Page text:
An arm of the China Banking and Insurance Regulatory Commission has introduced 108 nation-wide compliance criteria for peer-to-peer electronic marketplaces. The P2P Office, officially called the China National Online Lending Regulatory Office, published its rules on Friday.
The extensive regulations follow a broader crackdown on the unruly P2P lending industry in the wake of fraud and bad practices. The P2P industry is consolidating fast.
According to P2P media Wangdaizhijia’s statistics, 247 P2P lenders saw corporate defaults in June and July. Up to July, 2,305 platforms were found to have certain kinds of problems. The number of operating P2P platforms has shrunk from 3383 to 1,645 since 2016, with many succumbing to lack of liquidity, poor risk controls, vague regulation and mass defaults by borrowers.
The P2P Office’s new standards are aimed to give the surviving players a set of tough requirements and best practices, defining how the industry will behave from now on.
Dong Jun, founder of Jimu, one of the bigger P2P platforms in China, says this national version of measures, backed up with clear timeframes, is more practical than previous attempts at regulation, as it prevents rules been misunderstood or reinterpreted by regional governments.
“These principles have always been the bottom lines of our industry,” he said. “These new rules will certainly filter out dodgy actors.”
The shakeout has seen many investors lose money, to such a scale that it has threatened social stability, sparking victims in many cities to stage protests. From a regulatory point of view, a crackdown isn’t enough. The industry has to find a new footing.
“If you ask me what has been missing in P2P, investors’ money is already missing,” said David Yin, vice president at Moody’s Investors Service. “This is the most comprehensive set of queries for P2P so far.”
The new regulations first set out rules for companies to “self-review”, but they’re not leaving regulation to industry players. A matrix of local industry associations and the National Internet Finance Association are being mandated with inspection powers, and the penalty for being caught lying to auditors is the closure of the business.
The second thing these rules do is define more explicitly what P2P platforms can and can’t do, a big contrast to the freewheeling birth of the industry.
Some notable measures include defining P2Ps as intermediaries of information but not of credit. This is intended to ban platforms from using their own goodwill or reputation to enhance the credit profile of borrowers. Platforms may have done this to either get fees from borrowers or to make their investment opportunities look more attractive or safer. Now, however, borrowers must stand on their own, giving lenders a purer view of the business.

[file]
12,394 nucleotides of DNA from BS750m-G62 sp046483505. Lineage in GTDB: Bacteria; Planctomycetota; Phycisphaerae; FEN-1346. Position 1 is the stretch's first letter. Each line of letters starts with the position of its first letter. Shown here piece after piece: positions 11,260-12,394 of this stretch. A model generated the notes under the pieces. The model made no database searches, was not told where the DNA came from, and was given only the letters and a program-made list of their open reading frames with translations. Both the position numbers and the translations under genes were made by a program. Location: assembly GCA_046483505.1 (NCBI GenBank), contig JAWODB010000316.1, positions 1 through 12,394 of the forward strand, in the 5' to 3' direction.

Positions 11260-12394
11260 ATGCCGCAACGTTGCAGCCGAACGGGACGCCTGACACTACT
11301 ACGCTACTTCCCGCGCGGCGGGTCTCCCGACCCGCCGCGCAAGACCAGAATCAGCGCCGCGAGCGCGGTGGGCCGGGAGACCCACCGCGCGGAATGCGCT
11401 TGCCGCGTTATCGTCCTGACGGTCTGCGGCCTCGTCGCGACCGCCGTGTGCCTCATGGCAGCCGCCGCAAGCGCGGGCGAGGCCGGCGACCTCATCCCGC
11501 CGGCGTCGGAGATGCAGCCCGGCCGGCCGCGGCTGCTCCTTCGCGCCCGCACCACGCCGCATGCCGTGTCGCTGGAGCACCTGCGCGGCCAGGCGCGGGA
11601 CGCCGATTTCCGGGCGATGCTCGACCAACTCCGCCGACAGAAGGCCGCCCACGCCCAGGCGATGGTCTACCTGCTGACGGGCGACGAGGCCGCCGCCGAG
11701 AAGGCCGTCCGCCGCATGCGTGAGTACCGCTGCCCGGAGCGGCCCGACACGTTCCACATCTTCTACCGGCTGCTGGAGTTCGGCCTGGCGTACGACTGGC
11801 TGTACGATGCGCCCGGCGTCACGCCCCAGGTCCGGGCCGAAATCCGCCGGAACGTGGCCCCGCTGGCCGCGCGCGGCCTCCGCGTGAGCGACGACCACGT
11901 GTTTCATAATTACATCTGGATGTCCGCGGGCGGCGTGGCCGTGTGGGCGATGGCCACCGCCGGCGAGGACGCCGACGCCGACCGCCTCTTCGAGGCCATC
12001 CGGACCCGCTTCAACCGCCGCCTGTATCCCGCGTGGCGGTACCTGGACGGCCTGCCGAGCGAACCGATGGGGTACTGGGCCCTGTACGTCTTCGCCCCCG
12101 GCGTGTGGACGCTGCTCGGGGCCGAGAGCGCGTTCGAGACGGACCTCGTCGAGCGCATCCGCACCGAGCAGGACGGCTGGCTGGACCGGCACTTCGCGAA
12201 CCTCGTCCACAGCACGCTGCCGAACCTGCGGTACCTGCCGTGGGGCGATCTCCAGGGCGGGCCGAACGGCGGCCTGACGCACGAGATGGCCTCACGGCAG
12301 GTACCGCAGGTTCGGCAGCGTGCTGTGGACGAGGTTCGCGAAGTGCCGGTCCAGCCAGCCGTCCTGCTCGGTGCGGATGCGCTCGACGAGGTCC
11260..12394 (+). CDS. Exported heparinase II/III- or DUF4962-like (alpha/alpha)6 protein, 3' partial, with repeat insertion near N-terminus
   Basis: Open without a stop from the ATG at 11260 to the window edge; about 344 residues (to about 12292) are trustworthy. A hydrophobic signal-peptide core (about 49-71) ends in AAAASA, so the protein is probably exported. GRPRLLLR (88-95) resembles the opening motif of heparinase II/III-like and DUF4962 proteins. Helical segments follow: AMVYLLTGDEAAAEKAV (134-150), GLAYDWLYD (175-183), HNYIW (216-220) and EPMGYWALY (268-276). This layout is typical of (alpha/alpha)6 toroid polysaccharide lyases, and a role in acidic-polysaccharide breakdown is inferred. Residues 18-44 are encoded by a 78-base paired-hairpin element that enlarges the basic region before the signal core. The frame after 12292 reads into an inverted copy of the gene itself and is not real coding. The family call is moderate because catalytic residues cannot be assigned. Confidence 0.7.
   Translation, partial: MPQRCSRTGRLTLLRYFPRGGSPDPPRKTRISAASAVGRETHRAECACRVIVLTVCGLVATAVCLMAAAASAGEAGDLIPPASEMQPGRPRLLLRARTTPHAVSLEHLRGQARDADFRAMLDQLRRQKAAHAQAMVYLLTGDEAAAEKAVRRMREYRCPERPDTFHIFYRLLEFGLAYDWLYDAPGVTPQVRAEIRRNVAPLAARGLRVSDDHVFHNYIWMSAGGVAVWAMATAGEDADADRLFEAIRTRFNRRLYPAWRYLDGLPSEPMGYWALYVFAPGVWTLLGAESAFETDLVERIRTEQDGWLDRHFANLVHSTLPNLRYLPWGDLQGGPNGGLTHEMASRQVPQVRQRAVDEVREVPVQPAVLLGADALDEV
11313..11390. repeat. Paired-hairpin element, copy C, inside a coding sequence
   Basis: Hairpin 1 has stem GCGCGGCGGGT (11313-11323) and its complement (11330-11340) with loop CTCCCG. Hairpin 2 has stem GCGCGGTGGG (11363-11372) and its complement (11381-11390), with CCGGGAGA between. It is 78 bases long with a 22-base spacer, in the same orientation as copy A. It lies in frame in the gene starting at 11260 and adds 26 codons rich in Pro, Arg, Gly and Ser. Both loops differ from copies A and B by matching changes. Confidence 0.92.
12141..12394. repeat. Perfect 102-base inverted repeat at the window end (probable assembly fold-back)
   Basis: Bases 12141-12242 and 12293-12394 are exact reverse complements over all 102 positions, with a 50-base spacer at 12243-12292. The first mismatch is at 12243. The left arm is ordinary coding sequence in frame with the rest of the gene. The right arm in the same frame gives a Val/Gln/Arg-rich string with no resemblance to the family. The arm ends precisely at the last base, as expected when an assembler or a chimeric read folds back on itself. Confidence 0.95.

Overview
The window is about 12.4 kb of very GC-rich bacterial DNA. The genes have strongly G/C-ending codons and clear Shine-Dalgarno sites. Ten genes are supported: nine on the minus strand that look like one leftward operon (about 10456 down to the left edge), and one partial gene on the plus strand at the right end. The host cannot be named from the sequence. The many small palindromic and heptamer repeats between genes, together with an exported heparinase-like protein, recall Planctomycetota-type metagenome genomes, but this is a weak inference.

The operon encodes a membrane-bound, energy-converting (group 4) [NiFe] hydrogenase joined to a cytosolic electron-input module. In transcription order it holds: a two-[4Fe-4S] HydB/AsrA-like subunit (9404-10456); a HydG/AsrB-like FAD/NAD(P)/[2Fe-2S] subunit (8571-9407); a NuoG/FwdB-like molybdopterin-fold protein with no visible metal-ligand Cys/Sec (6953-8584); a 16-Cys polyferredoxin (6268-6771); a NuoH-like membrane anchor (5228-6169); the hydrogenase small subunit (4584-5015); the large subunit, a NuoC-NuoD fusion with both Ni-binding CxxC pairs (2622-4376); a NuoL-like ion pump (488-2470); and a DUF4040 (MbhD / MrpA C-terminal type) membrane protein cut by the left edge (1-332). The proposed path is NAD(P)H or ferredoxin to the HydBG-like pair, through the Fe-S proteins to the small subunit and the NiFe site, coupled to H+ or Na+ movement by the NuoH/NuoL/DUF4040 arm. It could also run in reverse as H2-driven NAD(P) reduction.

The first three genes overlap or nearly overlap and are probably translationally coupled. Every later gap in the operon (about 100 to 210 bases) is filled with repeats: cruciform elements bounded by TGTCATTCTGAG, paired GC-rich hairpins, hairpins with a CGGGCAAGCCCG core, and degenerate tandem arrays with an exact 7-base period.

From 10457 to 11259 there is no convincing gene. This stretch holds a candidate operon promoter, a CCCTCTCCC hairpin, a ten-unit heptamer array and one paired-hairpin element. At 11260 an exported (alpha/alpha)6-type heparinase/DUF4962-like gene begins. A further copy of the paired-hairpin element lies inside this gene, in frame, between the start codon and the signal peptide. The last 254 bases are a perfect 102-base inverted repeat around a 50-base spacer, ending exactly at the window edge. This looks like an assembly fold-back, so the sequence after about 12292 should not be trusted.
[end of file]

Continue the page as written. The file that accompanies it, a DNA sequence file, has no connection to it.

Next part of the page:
In a similar vein, platforms can’t fund the business through separate capital pools – they need to rely on attracting actual investors to buy loans. The new rules also set out platform’s disclosure and reporting duties.
Finally, they are meant to be implemented nationally. “These measures could be important standards for the P2P industry, because a national standard will leave no room for arbitrage,” said Yin.
What about the missing millions?
What the rules don’t clarify: the fate of platforms that have already gone bust, and whether or how to recover some of the lost assets.
There have been rumours that the country’s big asset management companies, created in the wake of the Asian financial crisis to absorb banks’ bad loans, could step in. But their current charters don’t let them acquire personal assets, as P2P networks didn’t exist in the late 1990s.
The AMCs or other entity could perhaps take on a custodial role by taking over companies that still legally exist, in order to dispose of their assets and repay their debts, but this wouldn’t do much for those companies that have completely dissolved.
What the new regulations achieve is create a high bar for any company that wants to do P2P lending – or perhaps a 108-brick wall is a better metaphor. Regulators are no longer willing to tolerate risk in the sector, which is not considered strategic to the government’s view of the economy.
The big players left standing will face high compliance-related costs, but this will also serve as a barrier to new competition, leaving executives ready to accept the new burdens.
“Based on the distinct nature of P2P, a certain amount of compliance cost to guarantee a ‘good money’ market is worthwhile,” said Dong at Jimu.
What the survivors can’t tell yet, though, is the exact impact on a company’s revenue and funding.
“It’s hard to measure how much is the loss,” Dong said.